Rural Intelligence: The Online Magazine for Eastern New York, Western Connecticut and the Southern Berkshires
Thursday, December 14, 2017
 
Search Archives:
Newsletters Signup
Close it
Get The New App!


Newsletters Signup
Close it

RI Archives: Community

View past Rural We articles.

View all past Community articles.


RI on Facebook    RI on Instagram       

NECC

Rural Intelligence

Robin Hood Radio

Litchfield App Filler Ad

[See more Community: "The Rural We" articles]

The Rural We: Lincoln Mayorga

Diners at the Blue Plate Restaurant in Chatham, New York may have seen and heard pianist Lincoln Mayorga perform there with bassist Otto Gardner on certain Wednesdays of the month. But they may not have realized that Mayorga is a world-renowned arranger, recording artist, producer, composer, and documentary filmmaker.  One of the leading studio pianists in Hollywood, the Los Angeles native was the staff pianist at Walt Disney Studios, performing on many soundtracks, and has toured extensively around the globe. A highlight of his career was being invited by the Moscow Philharmonic to perform both Gershwin’s “Rhapsody in Blue” and “I Got Rhythm.” Mayorga moved to our part of the world in 1989.

I lived most of my life in LA, but moved here in 1989, when I was in my mid 50s. It was a desire for a life change. Things were changing in LA. There was less studio work employment, especially for pianists. Synthesizers were monopolizing the scene. I hated — and still hate — synthesizers. My close friend Arnold Steinhardt, who was principal violinist for the Guarneri Quartet — and a friend since seventh grade — had built a country house in East Chatham. I visited him for his housewarming and fell in love with the area. He said, “Lincoln, if you like this area, I believe the parcel next door is for sale.” I ended up buying the acreage, an emotional purchase. I built a small house on the 32 acres, then moved to it full time a few years later.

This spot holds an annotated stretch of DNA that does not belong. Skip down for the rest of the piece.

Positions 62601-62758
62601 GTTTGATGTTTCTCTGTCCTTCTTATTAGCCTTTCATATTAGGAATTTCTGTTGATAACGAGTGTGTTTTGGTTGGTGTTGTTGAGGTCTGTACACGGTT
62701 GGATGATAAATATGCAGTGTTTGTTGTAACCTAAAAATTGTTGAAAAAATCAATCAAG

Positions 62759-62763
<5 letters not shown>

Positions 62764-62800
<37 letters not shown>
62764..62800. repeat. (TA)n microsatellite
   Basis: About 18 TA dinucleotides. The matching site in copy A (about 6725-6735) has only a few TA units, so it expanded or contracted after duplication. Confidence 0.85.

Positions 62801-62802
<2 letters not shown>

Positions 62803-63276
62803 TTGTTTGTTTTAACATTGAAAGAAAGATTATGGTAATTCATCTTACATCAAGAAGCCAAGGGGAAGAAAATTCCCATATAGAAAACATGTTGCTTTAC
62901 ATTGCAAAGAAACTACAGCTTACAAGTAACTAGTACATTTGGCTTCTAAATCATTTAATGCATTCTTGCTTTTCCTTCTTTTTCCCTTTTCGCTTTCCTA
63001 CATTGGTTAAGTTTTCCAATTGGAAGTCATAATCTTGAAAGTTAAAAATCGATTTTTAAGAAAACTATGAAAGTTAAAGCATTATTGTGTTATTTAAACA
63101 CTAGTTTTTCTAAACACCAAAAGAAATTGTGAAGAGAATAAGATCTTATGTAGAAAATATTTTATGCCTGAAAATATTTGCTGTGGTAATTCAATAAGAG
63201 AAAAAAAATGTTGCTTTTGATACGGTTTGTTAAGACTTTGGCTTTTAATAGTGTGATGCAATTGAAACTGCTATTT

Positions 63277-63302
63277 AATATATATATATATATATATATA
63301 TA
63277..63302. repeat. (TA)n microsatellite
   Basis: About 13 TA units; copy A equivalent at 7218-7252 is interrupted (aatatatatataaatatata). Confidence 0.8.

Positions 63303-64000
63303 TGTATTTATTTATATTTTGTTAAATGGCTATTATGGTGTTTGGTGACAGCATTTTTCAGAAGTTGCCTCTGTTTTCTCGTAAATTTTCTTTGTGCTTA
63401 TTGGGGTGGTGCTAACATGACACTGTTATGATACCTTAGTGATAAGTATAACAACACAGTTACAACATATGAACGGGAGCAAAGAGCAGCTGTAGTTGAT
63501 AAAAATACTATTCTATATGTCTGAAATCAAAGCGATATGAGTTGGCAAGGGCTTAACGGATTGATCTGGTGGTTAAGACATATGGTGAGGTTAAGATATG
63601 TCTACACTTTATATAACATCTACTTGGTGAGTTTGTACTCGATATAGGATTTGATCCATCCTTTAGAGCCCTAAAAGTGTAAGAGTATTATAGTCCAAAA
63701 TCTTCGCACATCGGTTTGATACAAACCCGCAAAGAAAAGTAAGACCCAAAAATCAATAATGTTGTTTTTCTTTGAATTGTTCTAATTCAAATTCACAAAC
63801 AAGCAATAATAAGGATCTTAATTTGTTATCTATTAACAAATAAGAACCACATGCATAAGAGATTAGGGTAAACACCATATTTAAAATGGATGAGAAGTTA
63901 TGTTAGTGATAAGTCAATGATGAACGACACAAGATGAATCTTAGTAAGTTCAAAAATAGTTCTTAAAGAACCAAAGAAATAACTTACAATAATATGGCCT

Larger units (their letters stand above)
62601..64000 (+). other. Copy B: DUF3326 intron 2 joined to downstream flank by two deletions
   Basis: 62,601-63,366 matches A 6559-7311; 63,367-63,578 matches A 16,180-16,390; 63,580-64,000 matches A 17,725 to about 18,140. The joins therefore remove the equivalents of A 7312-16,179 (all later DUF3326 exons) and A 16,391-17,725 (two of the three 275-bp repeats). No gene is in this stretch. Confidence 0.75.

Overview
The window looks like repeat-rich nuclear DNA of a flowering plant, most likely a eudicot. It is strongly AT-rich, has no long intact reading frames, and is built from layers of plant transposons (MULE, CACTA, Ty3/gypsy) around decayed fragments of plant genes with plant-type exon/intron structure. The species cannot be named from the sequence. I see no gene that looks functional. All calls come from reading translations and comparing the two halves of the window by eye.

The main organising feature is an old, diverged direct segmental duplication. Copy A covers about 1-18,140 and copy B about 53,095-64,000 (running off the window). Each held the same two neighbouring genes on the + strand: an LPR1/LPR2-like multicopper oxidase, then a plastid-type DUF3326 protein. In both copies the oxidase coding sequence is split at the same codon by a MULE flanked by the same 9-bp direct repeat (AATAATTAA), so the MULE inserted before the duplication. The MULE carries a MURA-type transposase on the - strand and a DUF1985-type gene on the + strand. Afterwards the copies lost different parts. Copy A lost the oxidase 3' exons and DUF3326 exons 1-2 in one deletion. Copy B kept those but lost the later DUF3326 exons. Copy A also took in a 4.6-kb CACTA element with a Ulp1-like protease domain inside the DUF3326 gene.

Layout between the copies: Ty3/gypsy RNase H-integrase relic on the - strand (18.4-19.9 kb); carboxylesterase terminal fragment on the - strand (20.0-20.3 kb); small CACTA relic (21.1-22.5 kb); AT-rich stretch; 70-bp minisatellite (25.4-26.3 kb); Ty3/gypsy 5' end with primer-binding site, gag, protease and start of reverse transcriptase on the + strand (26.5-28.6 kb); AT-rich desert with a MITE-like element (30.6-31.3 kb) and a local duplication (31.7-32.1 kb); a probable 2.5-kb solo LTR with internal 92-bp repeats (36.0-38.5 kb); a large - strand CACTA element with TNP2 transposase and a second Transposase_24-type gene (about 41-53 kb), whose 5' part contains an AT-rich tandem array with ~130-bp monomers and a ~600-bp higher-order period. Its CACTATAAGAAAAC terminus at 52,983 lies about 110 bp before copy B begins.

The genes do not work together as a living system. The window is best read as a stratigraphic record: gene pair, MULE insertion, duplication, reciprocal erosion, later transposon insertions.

Getting involved with Community Concerts, an offshoot of Columbia Artists Management, enabled me to leave LA. Community Concerts organized audiences in close to a thousand towns all over the country. I played under their auspices for about 10 years, as many as 50 to 60 concerts a season. It kept me in shape, and gave me the independence to stop worrying about when I was going to get the next call.

Since I’ve been here I’ve done a lot of solo work as well as quite a bit of accompanying. I have some more recordings planned, including a piece called “Ragtime Fantasy” by jazz composer Dick Hyman. I’ve also written a mini piano concerto, “Angel’s Flight,” an homage to the motion picture idiom of film composing. It’s named for the funicular train in LA I used to ride with my dad. It’s dedicated to Los Angeles and those memories.

My film, “A Suitcase Full of Chocolate,” is about the life of Sofia Cosma, a prize-winning Jewish pianist, who, despite being sent to a Soviet prisoner of war camp for seven years during World War II, and losing her entire family in the Holocaust, went on to become one of the most celebrated pianists of Eastern Europe. After I heard about her story, I contacted her and she became one of my best friends. I got a team of film students to start working on a documentary about her. It was made over a period of 30 years, which actually strengthened the artistic quality — you see everyone age. There was a flurry of recognition early on, at FilmColumbia in Chatham, the New York State Performing Arts Center and the National Gallery in Washington, D.C. I’d like to see it get more showings.

Recently I’ve put on a show of the music of Cole Porter, which we did at Proctors and the Spencertown Academy. And just last week I played for the opening of the new building at PS21.

Enjoy this post? Share it with others.

Posted by Lisa Green on 11/20/17 at 10:07 AM • Permalink